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Colombia Busts Counterfeit Ring With U.S. Help

November 18, 2000|Associated Press

VERSALLES, Colombia — Criminals in an underground room cranked out counterfeit U.S. currency--possibly more than $1 billion worth--before police working with the U.S. Secret Service cracked the biggest counterfeiting operation in Colombia, officials said.

The counterfeiters dug out the room in the Andes of western Colombia, lined its walls with cinder block and brought in fluorescent lighting and a printing press. The entrance was hidden in a thick grove of banana trees.

The enterprise ended Thursday with a bust that highlights a problem in a country better known for drug trafficking. According to the U.S. Embassy, one-third of counterfeit money circulating in the United States is made in Colombia. About $22 million in Colombian-made counterfeit dollars have been seized in the United States since 1985.

Journalists flown to the site aboard police helicopters late Thursday saw $3 million in bogus bills lying in stacks on tables and hanging by clips from string stretched across the 15-by-20-foot room. Cans of ink and dye stood on shelves. Metal plates from which the bills were imprinted were scattered on tables.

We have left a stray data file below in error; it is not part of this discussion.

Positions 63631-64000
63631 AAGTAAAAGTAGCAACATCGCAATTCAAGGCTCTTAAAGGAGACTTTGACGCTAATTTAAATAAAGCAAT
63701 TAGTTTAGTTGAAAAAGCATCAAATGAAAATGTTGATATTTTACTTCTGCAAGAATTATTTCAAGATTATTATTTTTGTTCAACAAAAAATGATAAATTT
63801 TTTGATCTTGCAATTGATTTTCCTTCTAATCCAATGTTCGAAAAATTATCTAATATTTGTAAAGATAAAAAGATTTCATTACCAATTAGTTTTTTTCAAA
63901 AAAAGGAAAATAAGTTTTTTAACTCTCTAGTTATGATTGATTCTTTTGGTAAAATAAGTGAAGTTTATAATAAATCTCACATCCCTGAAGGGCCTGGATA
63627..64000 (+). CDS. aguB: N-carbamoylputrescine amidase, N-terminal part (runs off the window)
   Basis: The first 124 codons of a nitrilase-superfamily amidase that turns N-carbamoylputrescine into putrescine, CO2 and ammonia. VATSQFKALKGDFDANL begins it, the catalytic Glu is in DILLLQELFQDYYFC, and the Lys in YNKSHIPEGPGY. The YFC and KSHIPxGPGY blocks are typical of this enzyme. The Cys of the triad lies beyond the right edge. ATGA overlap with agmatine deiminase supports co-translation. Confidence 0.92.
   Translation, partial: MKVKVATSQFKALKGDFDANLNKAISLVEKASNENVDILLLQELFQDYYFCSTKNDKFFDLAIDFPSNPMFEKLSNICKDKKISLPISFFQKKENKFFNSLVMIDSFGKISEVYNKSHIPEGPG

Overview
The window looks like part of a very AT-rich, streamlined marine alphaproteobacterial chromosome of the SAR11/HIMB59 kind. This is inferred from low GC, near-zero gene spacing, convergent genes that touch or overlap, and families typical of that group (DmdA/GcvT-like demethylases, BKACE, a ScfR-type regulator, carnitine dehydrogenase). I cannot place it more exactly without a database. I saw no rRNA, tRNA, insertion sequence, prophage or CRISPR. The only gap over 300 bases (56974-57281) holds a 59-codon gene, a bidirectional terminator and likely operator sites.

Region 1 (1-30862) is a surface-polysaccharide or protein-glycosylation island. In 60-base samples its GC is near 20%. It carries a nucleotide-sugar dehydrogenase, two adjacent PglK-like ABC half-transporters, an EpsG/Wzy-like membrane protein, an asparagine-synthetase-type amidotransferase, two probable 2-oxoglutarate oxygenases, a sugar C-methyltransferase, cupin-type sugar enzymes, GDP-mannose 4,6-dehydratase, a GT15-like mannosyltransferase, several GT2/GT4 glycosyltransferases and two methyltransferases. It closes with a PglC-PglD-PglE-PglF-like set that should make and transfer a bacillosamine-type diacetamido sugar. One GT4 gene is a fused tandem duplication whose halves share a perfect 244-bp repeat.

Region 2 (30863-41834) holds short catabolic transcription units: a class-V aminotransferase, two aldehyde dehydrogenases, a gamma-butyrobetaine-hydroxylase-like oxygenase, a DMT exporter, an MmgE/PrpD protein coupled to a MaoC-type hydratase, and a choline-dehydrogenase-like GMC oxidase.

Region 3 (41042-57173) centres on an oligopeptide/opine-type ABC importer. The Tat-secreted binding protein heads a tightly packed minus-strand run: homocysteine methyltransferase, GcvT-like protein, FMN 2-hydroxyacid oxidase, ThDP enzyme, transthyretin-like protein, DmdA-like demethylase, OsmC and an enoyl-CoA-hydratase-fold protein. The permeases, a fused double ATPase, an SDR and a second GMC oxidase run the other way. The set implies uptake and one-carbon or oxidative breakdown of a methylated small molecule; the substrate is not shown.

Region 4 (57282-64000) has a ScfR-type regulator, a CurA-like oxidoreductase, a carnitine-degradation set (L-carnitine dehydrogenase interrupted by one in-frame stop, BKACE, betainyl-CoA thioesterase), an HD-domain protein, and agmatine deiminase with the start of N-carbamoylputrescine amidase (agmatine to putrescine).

A police officer turned on the black printing press, which clanked into life and began spitting out sheets of $100 bills. A portable fan provided ventilation for the humid room.

The bills, in denominations of $100, $50 and $20, look genuine at first glance. But anyone familiar with U.S. currency can see on closer inspection that something is wrong. The texture doesn't feel right--it's slightly glossy--and the printing looks fake.

A task force of 100 Colombian police, assisted by U.S. Secret Service agents, spent a year and a half trying to find the moneymaking factory and finally discovered it after undercover officers infiltrated the counterfeiting gang, national police Gen. Alfonso Arellano said Friday.

Gerardo Ardila, believed to be a lower-level worker, was arrested in the underground room. Authorities were searching for the alleged mastermind, Ramiro Sepulveda, a convicted Colombian counterfeiter.

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